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Given a Lie group $G$, we say that a vector field $X$ is left-invariant if for each $g\in G$ we have $\mathrm{d}L_g(X)=X$, that is $\mathrm{d}L_g|_h(X_h)=X_{gh}$ for all $h\in G$, where $L_g\colon G\to G$ is the left translation by $g$. We also have left-invariant differential forms, that is forms $\omega$ such that $L_g^*\omega=\omega$. Point by point in the group, however, this translates to $(L_g^*\omega)_h=\omega_h$. Why not $L_g^*(\omega_h)=\omega_{g^{-1}h}$? This would be more in line with the vector field case, that can be rewritten as $\mathrm{d}L_g|_{g^{-1}h}(X_{g^{-1}h})=X_h$ to make it even more similar. What motivates this difference?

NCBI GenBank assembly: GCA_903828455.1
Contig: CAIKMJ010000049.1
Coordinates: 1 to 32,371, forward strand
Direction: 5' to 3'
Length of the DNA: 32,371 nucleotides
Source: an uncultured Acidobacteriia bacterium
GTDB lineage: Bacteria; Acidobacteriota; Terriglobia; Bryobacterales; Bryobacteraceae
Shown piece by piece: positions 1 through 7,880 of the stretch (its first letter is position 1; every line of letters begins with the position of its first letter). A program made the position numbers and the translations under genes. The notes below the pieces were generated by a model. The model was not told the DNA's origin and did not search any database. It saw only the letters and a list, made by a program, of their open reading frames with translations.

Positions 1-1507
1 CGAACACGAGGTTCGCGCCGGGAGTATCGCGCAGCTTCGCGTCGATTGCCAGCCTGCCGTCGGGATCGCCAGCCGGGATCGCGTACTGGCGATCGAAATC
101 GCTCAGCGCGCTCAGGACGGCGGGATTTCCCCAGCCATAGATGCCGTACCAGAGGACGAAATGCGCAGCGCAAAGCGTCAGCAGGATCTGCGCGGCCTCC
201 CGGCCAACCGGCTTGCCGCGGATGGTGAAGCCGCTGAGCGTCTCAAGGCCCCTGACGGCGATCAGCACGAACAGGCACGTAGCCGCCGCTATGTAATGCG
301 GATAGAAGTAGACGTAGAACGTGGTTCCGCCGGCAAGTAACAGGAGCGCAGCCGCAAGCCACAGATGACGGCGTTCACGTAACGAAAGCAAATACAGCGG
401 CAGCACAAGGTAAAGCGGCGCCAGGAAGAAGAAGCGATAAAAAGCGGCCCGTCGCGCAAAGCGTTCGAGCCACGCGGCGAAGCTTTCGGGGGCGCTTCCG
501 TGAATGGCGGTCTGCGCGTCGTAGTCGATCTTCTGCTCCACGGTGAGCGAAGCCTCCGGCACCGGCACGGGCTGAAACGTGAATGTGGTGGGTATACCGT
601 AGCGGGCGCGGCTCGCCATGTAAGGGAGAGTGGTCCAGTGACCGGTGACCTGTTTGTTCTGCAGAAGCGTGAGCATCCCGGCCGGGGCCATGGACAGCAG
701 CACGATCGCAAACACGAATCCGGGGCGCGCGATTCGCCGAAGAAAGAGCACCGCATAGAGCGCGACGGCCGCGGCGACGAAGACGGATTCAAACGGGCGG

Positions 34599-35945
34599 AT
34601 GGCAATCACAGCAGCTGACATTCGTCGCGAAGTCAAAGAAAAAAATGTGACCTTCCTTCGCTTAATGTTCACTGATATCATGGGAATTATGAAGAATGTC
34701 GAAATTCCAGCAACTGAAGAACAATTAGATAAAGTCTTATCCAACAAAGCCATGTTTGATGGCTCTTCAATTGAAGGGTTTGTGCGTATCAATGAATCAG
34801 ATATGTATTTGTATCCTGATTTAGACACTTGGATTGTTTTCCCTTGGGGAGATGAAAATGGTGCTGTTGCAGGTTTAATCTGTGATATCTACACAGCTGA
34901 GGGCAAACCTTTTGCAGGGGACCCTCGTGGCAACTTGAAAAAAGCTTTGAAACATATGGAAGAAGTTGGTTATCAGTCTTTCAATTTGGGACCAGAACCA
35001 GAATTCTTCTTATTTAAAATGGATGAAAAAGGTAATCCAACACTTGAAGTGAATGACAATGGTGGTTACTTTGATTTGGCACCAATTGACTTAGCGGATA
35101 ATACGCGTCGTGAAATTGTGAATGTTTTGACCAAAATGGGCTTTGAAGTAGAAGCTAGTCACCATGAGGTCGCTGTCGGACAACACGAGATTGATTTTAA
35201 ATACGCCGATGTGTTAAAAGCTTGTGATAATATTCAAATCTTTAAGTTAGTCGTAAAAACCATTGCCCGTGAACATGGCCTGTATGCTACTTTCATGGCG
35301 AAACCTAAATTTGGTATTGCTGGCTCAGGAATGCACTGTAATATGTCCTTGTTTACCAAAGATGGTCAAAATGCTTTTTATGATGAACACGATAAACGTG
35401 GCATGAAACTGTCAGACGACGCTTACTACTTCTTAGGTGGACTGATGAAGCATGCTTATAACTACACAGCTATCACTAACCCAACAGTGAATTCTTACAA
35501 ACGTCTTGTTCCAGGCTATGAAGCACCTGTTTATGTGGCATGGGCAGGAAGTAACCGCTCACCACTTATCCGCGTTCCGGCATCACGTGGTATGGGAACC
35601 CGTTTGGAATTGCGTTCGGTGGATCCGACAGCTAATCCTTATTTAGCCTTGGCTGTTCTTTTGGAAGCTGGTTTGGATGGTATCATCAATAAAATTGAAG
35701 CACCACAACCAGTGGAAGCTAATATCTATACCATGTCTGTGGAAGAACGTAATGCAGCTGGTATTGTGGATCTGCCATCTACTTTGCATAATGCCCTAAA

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The conditions $(L_g^*\omega)_h=\omega_h$ for all $h$ and $L_g^*(\omega_h)=\omega_{g^{-1}h}$ for all $h$ are exactly the same. Notice that $$(L_g^*\omega)_h=L_g^*(\omega_{gh}),$$ since $L_g(h)=gh$ so $(L_g^*\omega)_h$ is obtained by pulling back the value of $\omega$ at $gh$. Letting $h'=gh$, we thus have $$(L_g^*\omega)_h=L_g^*(\omega_{h'})$$ and $$\omega_h=\omega_{g^{-1}h'}.$$ It follows that $(L_g^*\omega)_h=\omega_h$ is equivalent to $L_g^*(\omega_{h'})=\omega_{g^{-1}h'}$

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